Authors: Renee Ericson
Tags: #General Fiction
“Sounds fun,” Autumn says with a bit too much enthusiasm for a canoe trip.
“Sure,” Casey adds.
Lexi hasn’t been paying any attention at all. As she’s looking to my left, I turn to see Owen headed in our direction. He walks directly over to Lexi, getting real close to her, and then he leans in to whisper something in her ear. I see her titter a bit, leaning in his direction. Holding her arm, he leads her to a bench off to the side where they sit together.
Well, looks like she’s occupied for a little while.
Happily occupied, I’m sure.
When I turn back to the rest of the group, I notice Autumn closing the gap, inching closer to Liam. He smiles at her for way longer than a moment before looking to me.
Uh, is something going on there?
“So, Ruby,” Liam continues casually, “you running track in the spring?”
“Yep, that’s the plan. I’m doing winter track, too. How about you?”
“Nah, I think I’ll focus on soccer this year. I’m planning to play indoor this winter after the fall season. I think I’ll skip spring track. Nothing to be gained from that at this point.”
“Why would you do that?”
“My dad says playing indoor might help me get exposure for a scholarship.”
“Oh right. Didn’t your brother get one to state when he graduated?”
“Yeah,” he says with a sigh. “We’ll see though.”
Liam looks over to Lexi and Owen and then to Autumn and Casey. He appears to be running something through his mind as he puckers his lips to the side.
“You look like you’ve had a good summer,” he says, looking back at me again.
“I have. It’s been good.” I can tell he’s biding his time with me a little. I can play along. “Can you believe we go back in two weeks? Last year and that’s it.”
“I know.” He grins, tilting up one side of his mouth. “So, are you going to the football opener in two weeks?”
“Yeah, Ruby, are you going?” Brent asks from my right side.
Taking me by surprise, he kind of scares the shit out of me.
Where did he come from?
“Uh,” I hesitate. I look to Brent, who is wearing a sexy smile, and then I glance at Liam, catching him glance once again at Lexi and Owen and then to Autumn and Casey.
Geez, he really needs to just make his move on one of them.
He’s not being very subtle. I back a step away from both of them and reply, “I hadn’t really thought about it. Um, maybe?”
“You should come,” Brent chimes in. “We’re all going. Right, Liam?”
“Right,” Liam replies absently.
“Sure, I’ll go,” I say, looking at both of them as I shrug my shoulders.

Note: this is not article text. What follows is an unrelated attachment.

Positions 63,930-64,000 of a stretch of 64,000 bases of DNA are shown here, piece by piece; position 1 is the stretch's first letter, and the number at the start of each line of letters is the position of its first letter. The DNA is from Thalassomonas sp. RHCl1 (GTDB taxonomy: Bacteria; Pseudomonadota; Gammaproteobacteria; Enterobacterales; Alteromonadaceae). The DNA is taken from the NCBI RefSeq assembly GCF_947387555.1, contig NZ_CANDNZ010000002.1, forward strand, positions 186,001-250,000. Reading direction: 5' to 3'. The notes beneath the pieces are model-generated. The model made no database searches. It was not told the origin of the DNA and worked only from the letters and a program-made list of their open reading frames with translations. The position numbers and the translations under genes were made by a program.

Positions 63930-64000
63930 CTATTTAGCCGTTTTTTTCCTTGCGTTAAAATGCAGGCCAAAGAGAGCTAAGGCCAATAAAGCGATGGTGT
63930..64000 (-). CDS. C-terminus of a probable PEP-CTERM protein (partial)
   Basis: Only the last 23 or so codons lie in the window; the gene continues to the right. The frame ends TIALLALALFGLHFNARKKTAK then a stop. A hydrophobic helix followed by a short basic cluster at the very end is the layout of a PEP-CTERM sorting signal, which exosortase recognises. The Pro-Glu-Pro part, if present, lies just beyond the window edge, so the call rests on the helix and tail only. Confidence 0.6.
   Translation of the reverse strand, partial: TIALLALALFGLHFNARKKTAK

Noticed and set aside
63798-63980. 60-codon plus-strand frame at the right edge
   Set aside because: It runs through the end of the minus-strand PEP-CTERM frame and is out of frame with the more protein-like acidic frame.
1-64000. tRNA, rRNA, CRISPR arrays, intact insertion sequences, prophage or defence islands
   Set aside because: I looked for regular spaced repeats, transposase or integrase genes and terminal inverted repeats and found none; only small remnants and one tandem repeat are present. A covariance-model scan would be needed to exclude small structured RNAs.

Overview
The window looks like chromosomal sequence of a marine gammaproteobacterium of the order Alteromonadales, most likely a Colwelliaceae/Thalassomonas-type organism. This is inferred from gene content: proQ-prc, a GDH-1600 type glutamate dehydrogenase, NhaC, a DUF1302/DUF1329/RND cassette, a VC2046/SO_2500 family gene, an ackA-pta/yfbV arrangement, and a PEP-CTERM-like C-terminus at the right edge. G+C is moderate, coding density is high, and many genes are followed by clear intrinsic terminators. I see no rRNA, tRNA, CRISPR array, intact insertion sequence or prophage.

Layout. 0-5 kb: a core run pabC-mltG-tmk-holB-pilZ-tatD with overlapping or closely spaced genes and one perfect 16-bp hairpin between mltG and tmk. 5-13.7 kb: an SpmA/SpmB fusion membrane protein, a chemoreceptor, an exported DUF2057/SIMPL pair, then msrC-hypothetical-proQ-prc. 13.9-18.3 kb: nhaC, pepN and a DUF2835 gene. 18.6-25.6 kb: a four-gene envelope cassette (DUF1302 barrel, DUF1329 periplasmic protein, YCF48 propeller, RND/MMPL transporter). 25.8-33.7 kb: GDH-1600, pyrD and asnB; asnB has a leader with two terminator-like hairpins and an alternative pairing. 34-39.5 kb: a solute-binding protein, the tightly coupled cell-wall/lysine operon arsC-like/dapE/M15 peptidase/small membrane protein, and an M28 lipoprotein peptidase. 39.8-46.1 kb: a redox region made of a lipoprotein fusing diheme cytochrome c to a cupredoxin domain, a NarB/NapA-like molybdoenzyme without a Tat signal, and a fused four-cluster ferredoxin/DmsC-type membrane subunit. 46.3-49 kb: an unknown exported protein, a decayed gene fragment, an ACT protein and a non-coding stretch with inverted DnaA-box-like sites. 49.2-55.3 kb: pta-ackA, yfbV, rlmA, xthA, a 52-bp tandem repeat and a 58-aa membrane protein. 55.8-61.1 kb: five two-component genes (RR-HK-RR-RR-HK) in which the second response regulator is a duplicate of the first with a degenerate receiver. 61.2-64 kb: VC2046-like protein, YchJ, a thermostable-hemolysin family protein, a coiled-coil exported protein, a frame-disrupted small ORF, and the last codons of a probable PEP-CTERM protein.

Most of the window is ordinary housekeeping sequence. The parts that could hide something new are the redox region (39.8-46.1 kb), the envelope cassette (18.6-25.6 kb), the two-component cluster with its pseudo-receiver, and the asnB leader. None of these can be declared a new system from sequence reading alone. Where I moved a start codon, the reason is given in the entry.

“Cool.” Brent looks at me, dimples blazing.
Okay, does he smile like that all the time? It’s not just me, right?
Autumn and Casey join our conversation about school starting soon, but after a while, they start talking to Liam primarily. While they talk about a fishing trip that holds little interest for me, I try to be polite and make comments at the appropriate moments.
“So, Ruby, when did you move here again?” Brent asks, pulling my attention to him.
“Sophomore year. My dad and I moved here from Colorado.”
“Why would you move here when you lived in Colorado? Everything I hear about that place is awesome.”
Not wanting to get into it or give too much away, I simply reply, “Work.”
“Ah,” he says. “Well, that sucks. You must miss it.”
“Yeah, I do.” I sigh longingly. “I really miss it.”
“Well, there’s lots of stuff to do around here, too. Don’t be too bummed out. Maybe you just haven’t had the right tour guide,” Brent says with a twinkle in his eyes.
“Maybe,” I sing and then snicker.
A tour guide?
I don’t think this town offers anything like that.
“So, do you want me to give you a tour?” he asks in full earnest.
Crap, he isn’t kidding around. Oops.
“A tour? Do something fun? With me?” he asks.
“Um, like what?”
Yes, I’m skeptical.
“I don’t know. How about you let me surprise you?” He has a bit of mischief in his eyes, which looks ridiculous on his pretty face.
Yep, he’s flirting.
“You want to surprise me?”
“Well, I’d sure like to try. How about tomorrow?”
“You’re serious, aren’t you?”
Oh crap, that just came out of my mouth.
“I mean, yeah. Sure. Okay.”
I have been reduced to one-word sentences.
He’s trying to be polite, but I can tell he finds the whole thing humorous. He takes my number and says he’ll call me tomorrow morning. Then, he leaves to grab another beer. I’m still not so sure, but maybe Lexi wasn’t kidding.
As he walks away, I scan around and see that Lexi is still speaking to Owen on the bench. They’re sitting very close together. Brent walks up and says a few words to them, and then he continues to the fire where a small and somewhat loud group has gathered. When I look back to Lexi, she waves me over.